Re: Changes in the Requirements for Amendment and Correction of Trademark Registrations
Published for Comment at 68 FR 70482 (December 18, 2003}

Dear Ms. Hannon,

This is in response to the request for comments concerning the proposed rule changes by the USPTO to 37 C.F.R. 2.174 and 2.175 to place a one-year time limit on correction of errors in a trademark registration.

Respectfully, I believe that, if such a change is made, then provision must be made for older, uncorrected registrations whose correction would be precluded immediately upon enactment of such a change in the rules.

I sympathize with inconvenience experienced by the Office in making corrections to registrations more than a year after the issuance of those registrations. Sadly, errors in trademark registrations are commonplace. Although I have not made a detailed tabulation, I would expect that about ten percent, and perhaps as high as twenty-five percent, of all trademark applications and registrations that our office sees processed by the Trademark Office and/or its Assignment Branch have errors of one sort or the other. On rare occasions, our firm's own staff has been known to make an error too, but not at the high rate that we see from the USPTO clerical staff. Correction of these errors can be costly for clients, especially when multiple attempts have to be made before the USPTO finally corrects the error(s) without introducing new errors in the process.

Some errors may not be immediately noticed either by the applicant/registrant- or by the IJSPTO, and may not be noticed, for example, until a subsequent Section 8 Declaration or section 9 renewal is processed. Other errors may not be deemed significant enough to warrant the expense of independent correction and the registrant may decide to wait until the next renewal to correct the errors, especially if past experience with attempted error correction has been less than positive.

For example, there may be simple and obvious typographical or transcription errors in the description of goods/services that are not deemed important enough to affect the enforceability of the registration. Likewise, there may be a simple typographical or transcription error in the name of the applicant/registrant, such as, for example, indicating that the entity is ABC Inc. rather than ABC Company, or ABC Inc. rather than ABC LLC. Or, the applicant/registrant may have inadvertently supplied, as the entity's name, the common name under which it does business rather than its precise legal name. All of these are examples of readily-correctable errors that might not be noticed by a casual examination of the registration and/or that might not be deemed significant enough to correct. See TMEP § l20l.02(c) (correctable errors in identification of the applicant.).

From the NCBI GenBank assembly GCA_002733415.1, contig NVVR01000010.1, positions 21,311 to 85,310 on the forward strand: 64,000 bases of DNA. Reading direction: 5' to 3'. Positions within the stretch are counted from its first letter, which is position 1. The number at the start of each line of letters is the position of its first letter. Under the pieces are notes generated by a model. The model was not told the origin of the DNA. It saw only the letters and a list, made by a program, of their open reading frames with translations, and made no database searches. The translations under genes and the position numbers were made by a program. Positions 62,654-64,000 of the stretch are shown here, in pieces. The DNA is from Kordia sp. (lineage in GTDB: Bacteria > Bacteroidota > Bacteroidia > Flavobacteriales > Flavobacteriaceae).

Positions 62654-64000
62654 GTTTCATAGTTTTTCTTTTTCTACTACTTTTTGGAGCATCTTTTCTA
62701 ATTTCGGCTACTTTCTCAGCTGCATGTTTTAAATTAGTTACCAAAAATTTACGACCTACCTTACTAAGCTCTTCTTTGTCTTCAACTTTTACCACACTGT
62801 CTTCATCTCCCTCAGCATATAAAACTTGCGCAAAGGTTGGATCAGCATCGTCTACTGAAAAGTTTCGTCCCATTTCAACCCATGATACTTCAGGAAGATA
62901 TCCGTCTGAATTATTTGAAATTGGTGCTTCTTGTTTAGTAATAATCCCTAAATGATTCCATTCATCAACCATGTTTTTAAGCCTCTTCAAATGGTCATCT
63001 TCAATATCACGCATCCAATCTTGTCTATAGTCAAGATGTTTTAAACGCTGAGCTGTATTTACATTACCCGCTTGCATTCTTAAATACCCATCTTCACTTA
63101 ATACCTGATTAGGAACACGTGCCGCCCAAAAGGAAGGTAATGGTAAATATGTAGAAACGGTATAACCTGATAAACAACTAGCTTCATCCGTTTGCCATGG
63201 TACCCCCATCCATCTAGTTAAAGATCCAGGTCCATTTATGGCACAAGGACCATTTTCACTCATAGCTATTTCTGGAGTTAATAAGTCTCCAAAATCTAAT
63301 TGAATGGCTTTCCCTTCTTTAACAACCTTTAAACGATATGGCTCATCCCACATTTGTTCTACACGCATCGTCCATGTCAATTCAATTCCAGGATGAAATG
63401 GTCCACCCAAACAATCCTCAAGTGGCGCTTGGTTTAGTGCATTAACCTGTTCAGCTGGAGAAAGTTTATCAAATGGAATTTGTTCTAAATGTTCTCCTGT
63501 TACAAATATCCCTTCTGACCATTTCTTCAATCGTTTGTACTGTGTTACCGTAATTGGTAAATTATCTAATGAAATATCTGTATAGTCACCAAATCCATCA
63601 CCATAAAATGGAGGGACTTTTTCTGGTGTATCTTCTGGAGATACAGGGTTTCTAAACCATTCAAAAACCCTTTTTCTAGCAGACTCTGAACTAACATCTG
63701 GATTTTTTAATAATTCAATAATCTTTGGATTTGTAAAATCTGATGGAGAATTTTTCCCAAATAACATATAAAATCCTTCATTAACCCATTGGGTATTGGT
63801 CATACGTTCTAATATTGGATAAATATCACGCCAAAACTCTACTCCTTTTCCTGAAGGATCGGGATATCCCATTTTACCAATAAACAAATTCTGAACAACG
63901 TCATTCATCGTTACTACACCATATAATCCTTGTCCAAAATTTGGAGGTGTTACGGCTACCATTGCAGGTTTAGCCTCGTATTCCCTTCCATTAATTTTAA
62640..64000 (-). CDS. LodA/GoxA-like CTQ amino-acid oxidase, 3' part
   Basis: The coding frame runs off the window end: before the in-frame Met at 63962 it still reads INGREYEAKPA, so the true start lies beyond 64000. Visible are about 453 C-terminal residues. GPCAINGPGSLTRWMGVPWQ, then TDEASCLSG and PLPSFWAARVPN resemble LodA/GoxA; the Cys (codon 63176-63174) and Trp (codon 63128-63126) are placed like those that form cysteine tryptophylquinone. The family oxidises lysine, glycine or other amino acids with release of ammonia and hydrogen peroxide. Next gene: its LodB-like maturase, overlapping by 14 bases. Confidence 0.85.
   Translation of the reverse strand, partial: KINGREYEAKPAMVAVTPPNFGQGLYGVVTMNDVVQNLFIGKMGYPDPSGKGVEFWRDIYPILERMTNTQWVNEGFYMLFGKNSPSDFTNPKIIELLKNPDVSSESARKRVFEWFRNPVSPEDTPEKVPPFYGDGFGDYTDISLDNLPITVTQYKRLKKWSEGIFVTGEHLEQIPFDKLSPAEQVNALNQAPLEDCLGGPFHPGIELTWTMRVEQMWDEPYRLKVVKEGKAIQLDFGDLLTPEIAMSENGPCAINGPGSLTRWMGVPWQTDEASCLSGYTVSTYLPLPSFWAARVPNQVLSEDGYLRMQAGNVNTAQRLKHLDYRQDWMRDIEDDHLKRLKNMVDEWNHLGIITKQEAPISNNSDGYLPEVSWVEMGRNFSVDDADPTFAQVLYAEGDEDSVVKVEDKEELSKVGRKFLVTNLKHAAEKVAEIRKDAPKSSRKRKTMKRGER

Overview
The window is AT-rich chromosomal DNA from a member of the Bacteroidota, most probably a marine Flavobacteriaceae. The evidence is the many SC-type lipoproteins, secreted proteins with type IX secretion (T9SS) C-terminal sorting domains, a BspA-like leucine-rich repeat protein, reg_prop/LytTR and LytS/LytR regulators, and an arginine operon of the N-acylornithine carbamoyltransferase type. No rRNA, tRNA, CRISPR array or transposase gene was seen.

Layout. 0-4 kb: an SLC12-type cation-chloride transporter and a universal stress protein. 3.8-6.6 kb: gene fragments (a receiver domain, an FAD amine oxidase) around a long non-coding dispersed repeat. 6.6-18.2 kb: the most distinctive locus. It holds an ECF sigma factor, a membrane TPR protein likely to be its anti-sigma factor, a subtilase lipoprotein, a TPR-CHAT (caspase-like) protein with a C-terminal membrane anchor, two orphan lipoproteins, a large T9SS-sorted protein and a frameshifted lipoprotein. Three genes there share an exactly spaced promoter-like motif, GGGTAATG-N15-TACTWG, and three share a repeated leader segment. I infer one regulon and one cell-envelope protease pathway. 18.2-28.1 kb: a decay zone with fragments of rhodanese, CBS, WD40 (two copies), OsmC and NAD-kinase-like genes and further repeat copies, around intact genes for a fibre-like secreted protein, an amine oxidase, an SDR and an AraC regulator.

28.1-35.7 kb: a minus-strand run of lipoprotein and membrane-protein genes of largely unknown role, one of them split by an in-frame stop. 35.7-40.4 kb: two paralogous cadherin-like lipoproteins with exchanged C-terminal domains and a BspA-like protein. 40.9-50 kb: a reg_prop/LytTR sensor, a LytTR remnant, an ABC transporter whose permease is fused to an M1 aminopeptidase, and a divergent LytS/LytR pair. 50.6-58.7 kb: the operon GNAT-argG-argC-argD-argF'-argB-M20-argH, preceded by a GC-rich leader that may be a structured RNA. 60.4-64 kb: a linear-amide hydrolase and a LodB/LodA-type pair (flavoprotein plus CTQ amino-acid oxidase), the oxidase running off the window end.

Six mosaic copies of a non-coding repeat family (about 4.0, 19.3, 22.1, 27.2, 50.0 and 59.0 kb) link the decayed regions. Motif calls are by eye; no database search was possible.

Such an error might be noticed for the first time when a Section 8 Declaration or Section 9 renewal is processed subsequent to issuance of the registration, and might be first noticed either by an overzealous trademark examiner who refuses entry of the Section 8 or Section 9 filing because the registrant's name does not EXACTLY match the name on record, or by a meticulous attorney or paralegal upon preparation, of the subsequent Section 8 or Section 9 filing, perhaps not even the same attorney or trademark examiner involved in prosecution of the original application that could have been filed perhaps 20 or more years prior.

It may be entirely reasonable to place a one-year time limit on correction of errors in newly-issued registrations, because applicants, registrants, and their attorneys will then be on notice of such a requirement and take appropriate precautions. But to impose such a requirement on older registrations, when that duty to closely examine the registration was not previously imposed and for which the applicants/registrants previously had a less harsh penalty for not noticing errors present in an issued registration, seems improper. Even if a year's grace period for correction were to be given such older registrations following this proposed change to the rules, such a grace period would not be a sufficient alternative because, as a practical matter, every attorney who has ever prosecuted a trademark matter before the USPTO would then be forced to review every single one of his/her closed files since the beginning of his/her practice to ensure that no error was present in any of those closed cases, and then attempt to locate and notify those former clients (a non-trivial task having high risk, high cost, and extremely low benefit) of the deadline for correcting a possibly-trivial and insignificant error.

Therefore, if the Office believes that such a one-year time limit is needed, then a more reasonable change to the rules would be to impose such a time limit only on registrations and renewals that are issued after the rules are changed so that prior registrations, issued without this time limit for correction, are not harshly penalized.

Respectfully submitted,

/Russell H. Walker/

Russell H. Walker
U.S.P.T.O. Registration No. 35,401
Walker, McKenzie & Walker, P.C.
6363 Poplar Ave., Suite 434
Memphis, Tennessee 38119-4896
Tel: 901-685-7428 Fax: 901-682-6488